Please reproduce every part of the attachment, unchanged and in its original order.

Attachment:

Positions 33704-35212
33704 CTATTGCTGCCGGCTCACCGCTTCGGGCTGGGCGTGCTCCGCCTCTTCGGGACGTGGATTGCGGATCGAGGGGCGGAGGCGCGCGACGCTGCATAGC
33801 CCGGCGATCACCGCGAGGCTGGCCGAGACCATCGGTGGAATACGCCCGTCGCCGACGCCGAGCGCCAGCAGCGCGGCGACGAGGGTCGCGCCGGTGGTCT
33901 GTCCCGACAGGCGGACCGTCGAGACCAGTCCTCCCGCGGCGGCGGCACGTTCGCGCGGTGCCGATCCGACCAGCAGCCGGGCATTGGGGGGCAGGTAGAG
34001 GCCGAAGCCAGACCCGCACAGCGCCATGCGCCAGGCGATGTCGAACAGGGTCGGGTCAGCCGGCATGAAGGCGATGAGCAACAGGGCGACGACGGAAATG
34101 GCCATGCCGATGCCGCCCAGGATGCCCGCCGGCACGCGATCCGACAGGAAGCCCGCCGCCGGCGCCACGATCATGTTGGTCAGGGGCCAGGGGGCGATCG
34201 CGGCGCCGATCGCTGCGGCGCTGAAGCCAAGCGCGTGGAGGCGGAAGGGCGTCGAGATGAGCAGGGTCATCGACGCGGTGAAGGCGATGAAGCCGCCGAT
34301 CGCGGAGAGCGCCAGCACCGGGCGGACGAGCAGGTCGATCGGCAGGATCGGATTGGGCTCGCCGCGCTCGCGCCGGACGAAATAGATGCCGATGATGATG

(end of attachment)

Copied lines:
Positions 33704-35212
33704 CTATTGCTGCCGGCTCACCGCTTCGGGCTGGGCGTGCTCCGCCTCTTCGGGACGTGGATTGCGGATCGAGGGGCGGAGGCGCGCGACGCTGCATAGC
33801 CCGGCGATCACCGCGAGGCTGGCCGAGACCATCGGTGGAATACGCCCGTCGCCGACGCCGAGCGCCAGCAGCGCGGCGACGAGGGTCGCGCCGGTGGTCT
33901 GTCCCGACAGGCGGACCGTCGAGACCAGTCCTCCCGCGGCGGCGGCACGTTCGCGCGGTGCCGATCCGACCAGCAGCCGGGCATTGGGGGGCAGGTAGAG
34001 GCCGAAGCCAGACCCGCACAGCGCCATGCGCCAGGCGATGTCGAACAGGGTCGGGTCAGCCGGCATGAAGGCGATGAGCAACAGGGCGACGACGGAAATG
34101 GCCATGCCGATGCCGCCCAGGATGCCCGCCGGCACGCGATCCGACAGGAAGCCCGCCGCCGGCGCCACGATCATGTTGGTCAGGGGCCAGGGGGCGATCG
34201 CGGCGCCGATCGCTGCGGCGCTGAAGCCAAGCGCGTGGAGGCGGAAGGGCGTCGAGATGAGCAGGGTCATCGACGCGGTGAAGGCGATGAAGCCGCCGAT
34301 CGCGGAGAGCGCCAGCACCGGGCGGACGAGCAGGTCGATCGGCAGGATCGGATTGGGCTCGCCGCGCTCGCGCCGGACGAAATAGATGCCGATGATGATG